Whenever an asset has two different prices, arbitrage arises and fixes the “anomaly”. You may wonder why I imply that the Yen had two different prices. I want answer with another question: Why would the JGB market need a “middle-man” (see graph below) to provide Yen to the FX market? It didn’t!
The JGB market was “not willing” to buy US dollars (i.e. provide Yen) from the FX market at a loss (i.e. buying US dollars at above market prices). Who ended up taking the loss? Who ended up buying US dollars at above 80-82 Yen per dollar? The Ministry of Finance did, which meant the average Japanese tax payer! The Japanese taxpayer subsidized the big exporting conglomerates of Japan, so that these would provide “financing” to the American consumer who remains broke. The subsidy was significant because as we saw in the graphs above, two things take place simultaneously: a) Interest rates in Yen would tend to increase (i.e. price of Yen Finance Bills will tend to fall) and b) the holders of Yen (i.e. Japanese consumer) lost purchasing power. Given the demand for JGBs, the temporary nature of the interventions (which did not shape inflation expectations) and the short-term of the debt purchased, the marginal effect of issuing Finance bills 2 was not relevant (i.e. on interest rates).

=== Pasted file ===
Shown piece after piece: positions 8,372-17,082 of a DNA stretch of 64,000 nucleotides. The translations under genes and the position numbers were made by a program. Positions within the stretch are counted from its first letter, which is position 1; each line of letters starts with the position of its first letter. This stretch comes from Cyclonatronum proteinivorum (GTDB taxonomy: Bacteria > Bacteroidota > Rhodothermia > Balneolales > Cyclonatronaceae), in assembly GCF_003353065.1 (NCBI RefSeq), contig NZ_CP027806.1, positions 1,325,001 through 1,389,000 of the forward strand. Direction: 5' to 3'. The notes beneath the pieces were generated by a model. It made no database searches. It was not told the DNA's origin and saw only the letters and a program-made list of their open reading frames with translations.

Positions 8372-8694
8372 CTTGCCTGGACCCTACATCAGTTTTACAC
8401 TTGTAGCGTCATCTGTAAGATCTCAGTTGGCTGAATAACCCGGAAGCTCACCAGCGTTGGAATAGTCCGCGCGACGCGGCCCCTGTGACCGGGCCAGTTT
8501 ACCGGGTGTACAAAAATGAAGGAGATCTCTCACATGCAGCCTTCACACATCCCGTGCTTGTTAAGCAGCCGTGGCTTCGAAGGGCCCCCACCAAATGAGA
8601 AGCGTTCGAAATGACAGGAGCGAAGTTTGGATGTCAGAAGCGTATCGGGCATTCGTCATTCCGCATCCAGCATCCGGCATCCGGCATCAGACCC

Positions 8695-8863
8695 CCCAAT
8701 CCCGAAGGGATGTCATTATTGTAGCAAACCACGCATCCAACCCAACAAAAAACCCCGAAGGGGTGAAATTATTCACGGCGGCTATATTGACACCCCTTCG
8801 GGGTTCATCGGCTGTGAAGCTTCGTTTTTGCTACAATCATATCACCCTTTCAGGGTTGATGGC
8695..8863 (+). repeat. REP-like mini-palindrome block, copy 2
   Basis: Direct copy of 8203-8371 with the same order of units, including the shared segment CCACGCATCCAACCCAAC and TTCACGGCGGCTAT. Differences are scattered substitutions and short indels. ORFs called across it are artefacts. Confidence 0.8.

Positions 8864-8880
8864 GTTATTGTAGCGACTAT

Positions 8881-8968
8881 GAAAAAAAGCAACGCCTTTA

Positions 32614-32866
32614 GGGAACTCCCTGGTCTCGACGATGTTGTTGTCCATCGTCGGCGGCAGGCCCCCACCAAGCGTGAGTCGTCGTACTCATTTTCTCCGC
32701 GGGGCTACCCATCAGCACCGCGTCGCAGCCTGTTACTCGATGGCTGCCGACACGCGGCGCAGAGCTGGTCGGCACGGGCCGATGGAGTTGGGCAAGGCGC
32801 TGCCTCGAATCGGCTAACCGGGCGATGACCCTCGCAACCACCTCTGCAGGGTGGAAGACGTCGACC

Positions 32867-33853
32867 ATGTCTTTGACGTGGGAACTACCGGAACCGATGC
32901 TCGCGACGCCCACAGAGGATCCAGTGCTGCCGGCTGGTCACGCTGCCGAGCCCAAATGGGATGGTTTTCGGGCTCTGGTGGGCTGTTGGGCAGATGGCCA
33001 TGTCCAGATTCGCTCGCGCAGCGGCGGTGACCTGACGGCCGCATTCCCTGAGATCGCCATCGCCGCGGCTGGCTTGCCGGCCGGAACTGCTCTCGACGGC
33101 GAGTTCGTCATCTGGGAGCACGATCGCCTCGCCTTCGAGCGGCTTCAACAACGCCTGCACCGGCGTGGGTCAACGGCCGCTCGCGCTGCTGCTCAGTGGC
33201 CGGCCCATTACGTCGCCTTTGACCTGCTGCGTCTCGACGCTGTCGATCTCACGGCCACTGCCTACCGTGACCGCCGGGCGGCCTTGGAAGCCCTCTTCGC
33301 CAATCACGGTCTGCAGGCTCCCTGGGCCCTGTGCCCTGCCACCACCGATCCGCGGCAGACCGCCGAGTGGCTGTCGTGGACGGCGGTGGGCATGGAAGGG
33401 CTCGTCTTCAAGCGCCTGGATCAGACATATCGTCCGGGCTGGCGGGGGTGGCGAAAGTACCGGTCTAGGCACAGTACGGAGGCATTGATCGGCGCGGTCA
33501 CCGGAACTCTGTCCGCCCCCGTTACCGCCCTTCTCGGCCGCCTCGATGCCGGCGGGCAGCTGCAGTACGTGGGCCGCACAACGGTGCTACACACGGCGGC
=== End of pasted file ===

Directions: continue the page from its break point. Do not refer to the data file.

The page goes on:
In the long term, with these interventions, the Ministry of Finance had P&L risk (i.e. the risk of having a loss, if the USD depreciates further) which could only be addressed with higher debt (i.e. higher interest rates) or higher taxes. Under intervention, the Profit/Loss position of the Ministry of Finance was determined by:
P&L = D US dollars (in its Assets) / D t – D Finance Bills 2 / D t
Whenever the Fed undertook quantitative easing and the value of the US dollar fell, it generated a negative mark-to-market to the Ministry of Finance’s position (if they indeed mark themselves to market).
How the Kuroda policy works
Under Mr. Kuroda’s leadership, the BOJ will not be manipulating interest rates (i.e. price), but will target the monetary base (i.e. volume). The problem is that he pretends to be in control of both, when the fact is that this ancient truth holds: One can only control price or volume, but not both simultaneously.
The new policy consists of:
1.- Increasing the monetary base at an annual speed of JPY60-70 trillion (stock of JPY200 trillion by Dec/13 and JPY 270 trillion by Dec/14).
2.- To accomplish No. 1, the BOJ will purchase approx. JPY7 trillion in JGBs/month, on a gross basis. On a net basis (i.e. net of repayments), holdings of JGBs will rise by JPY50 trillion/year.
3.- JGBs purchased will include long-term issues (incl. 40-year, previously limited to 3-year maturities), raising the average remaining tenor of the BOJ holdings from 3 to about 7 years.
4.- Achieving a 2% inflation level as soon as possible
5.-Purchases will include also ETFs and REITs (Japanese)